While your pup may be interested in anything you’re preparing in the kitchen, it’s good to be cautious about which “people” foods also make good (occasional) dog treats. Fruits and vegetables are increasingly recognized as smart supplements to our dogs’ regular diets, but that doesn’t mean all produce is equal or even safe for dogs.
Fortunately, in this case the answer is yes: apples are a safe, healthy, and delicious addition to your dog’s diet. Next time you visit the grocery store (or an orchard!) pick up a few apples to set aside and slice up for your pup. While not all dogs will dig the flavor or texture of this sweet treat, many dogs adore them.
Health Benefits Of Apples
Apples are a great low-calorie source of vitamin A, vitamin C, potassium, fiber, phosphorus, and calcium! They also contain the flavonoid (a natural substance) called quercetin, which has anti-inflammatory and antihistamine properties1. If your dog will eat it, apple skin in particular contains much of those vitamins. It’s also perfectly safe to eat, just stick to organic apples.
Remember to cut off and discard brown or rotten spots, just as you would for yourself.
Can I Feed My Dog A Whole Apple?
There is one drawback to feeding your dog apples—seeds are not safe for dogs to eat, as they contain tiny traces of the toxic substance cyanide. While accidentally swallowing a seed or two is unlikely to hurt your dog, over time, the consumption of apple seeds could lead to poisoning.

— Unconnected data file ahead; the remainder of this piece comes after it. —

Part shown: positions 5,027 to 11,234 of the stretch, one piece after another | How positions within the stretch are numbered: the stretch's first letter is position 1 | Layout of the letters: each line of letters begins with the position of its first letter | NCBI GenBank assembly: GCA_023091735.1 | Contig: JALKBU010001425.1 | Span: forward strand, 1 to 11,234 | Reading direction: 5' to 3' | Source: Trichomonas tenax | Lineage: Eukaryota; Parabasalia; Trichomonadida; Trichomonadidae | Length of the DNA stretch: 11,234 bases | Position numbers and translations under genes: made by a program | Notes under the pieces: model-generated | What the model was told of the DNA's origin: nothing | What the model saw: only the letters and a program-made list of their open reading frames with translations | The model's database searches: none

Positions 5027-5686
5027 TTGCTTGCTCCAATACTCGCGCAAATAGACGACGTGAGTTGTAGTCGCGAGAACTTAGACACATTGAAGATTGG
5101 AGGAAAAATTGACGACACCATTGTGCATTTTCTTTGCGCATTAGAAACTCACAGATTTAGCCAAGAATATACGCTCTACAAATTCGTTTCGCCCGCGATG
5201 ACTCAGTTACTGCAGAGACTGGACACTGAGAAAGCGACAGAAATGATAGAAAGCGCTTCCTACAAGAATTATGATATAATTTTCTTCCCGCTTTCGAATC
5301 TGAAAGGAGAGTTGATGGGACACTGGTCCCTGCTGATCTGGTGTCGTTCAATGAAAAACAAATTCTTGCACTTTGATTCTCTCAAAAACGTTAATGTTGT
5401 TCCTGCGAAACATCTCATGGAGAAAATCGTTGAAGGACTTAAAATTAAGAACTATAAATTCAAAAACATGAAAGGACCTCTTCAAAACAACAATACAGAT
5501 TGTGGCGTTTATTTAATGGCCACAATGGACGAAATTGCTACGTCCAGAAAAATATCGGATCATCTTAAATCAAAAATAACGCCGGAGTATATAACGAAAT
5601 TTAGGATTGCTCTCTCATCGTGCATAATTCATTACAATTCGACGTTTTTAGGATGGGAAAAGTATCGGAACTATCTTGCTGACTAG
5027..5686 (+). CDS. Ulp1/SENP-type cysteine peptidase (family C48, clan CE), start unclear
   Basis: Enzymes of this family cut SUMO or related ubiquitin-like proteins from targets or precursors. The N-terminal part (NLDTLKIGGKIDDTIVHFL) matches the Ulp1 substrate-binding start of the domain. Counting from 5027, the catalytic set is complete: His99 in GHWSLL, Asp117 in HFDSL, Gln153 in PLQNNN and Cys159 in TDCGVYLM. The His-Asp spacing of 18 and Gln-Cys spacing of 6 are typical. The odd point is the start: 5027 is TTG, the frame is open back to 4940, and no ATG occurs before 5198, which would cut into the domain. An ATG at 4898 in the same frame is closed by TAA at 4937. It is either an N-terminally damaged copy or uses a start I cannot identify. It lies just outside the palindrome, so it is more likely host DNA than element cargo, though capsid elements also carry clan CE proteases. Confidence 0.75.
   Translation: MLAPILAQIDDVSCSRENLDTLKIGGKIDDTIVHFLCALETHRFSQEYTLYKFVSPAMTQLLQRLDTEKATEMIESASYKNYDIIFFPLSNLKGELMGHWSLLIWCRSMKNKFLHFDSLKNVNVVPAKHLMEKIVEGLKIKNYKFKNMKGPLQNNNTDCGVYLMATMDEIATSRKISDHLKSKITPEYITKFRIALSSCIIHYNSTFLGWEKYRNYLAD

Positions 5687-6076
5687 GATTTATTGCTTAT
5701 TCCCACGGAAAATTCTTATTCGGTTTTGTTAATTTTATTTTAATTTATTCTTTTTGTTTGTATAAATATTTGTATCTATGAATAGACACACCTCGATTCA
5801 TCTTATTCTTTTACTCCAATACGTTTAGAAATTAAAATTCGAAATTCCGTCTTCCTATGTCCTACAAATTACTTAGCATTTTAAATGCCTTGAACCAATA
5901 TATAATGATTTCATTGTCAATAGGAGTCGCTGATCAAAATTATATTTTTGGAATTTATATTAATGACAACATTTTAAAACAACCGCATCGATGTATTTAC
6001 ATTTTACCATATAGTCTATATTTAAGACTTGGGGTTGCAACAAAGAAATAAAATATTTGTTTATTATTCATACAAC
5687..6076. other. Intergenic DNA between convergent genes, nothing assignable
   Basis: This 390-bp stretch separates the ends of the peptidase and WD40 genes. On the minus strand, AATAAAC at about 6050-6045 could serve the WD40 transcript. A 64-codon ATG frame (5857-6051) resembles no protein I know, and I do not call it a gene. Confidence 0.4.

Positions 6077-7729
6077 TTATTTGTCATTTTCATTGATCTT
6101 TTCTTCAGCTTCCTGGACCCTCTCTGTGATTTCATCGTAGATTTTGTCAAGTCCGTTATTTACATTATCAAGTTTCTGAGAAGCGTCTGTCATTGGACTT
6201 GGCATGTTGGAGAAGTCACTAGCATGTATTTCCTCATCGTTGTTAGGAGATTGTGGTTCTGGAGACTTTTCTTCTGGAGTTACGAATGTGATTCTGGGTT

The best way to get your dog eating apples is to cut a raw apple into slices or small chunks, keeping the apple peel on. Be sure to toss the stem and apple core, too, since they can become a choking hazard.
What If My Dog Eats Too Many Apples?
Just like humans, dogs get upset stomachs or even diarrhea when fed too many apples, especially tart ones. An apple a day will probably not keep the veterinarian away. Instead, use apple slices or small pieces as occasional healthy treats.
Also keep in mind that raw apples are very different from apples that have been processed. Canned or jarred apples are often preserved in high fructose corn syrup and/or sugar, thus rendering them an unhealthy no-no for any dog. Avoid the extra sweeteners and stick to whole fresh apples (cored and sliced) or pre-sliced apples only. Likewise, most applesauce also contains sweeteners like honey, added sugar, or corn syrup. If you are looking to feed your dog applesauce, be sure to choose an unsweetened applesauce to steer clear of any additives that take away from the healthy treat.
Can I Feed My Dog Apple-Based Treats?
Feeling creative? If you’re in the mood to bake, fresh raw apples can be repurposed into homemade apple-based dog treats. This recipe for apple carrot dog biscuits calls for apples and carrots (of course), plus oats, eggs, and a few other ingredients. Or try these simple pumpkin apple dog treats, which combine two ingredients that most dogs love.
No time for making a mess in your own kitchen? Or maybe your pup’s not a fan of raw apples? A monthly BarkBox includes 2 full-size bags of treats that might be more palatable to a non-fruit loving dog. From crunchy biscuits to freeze-dried, jerky-style, or soft baked treats, every bag contains all-natural ingredients and no corn, wheat, or soy.
1 Li, Y., Yao, J., Han, C., Yang, J., Chaudhry, M. T., Wang, S., Liu, H., & Yin, Y. (2016, March 15). Quercetin, inflammation and immunity. Nutrients. Retrieved February 28, 2022, from https://www.ncbi.nlm.nih.gov/pmc/articles/PMC4808895/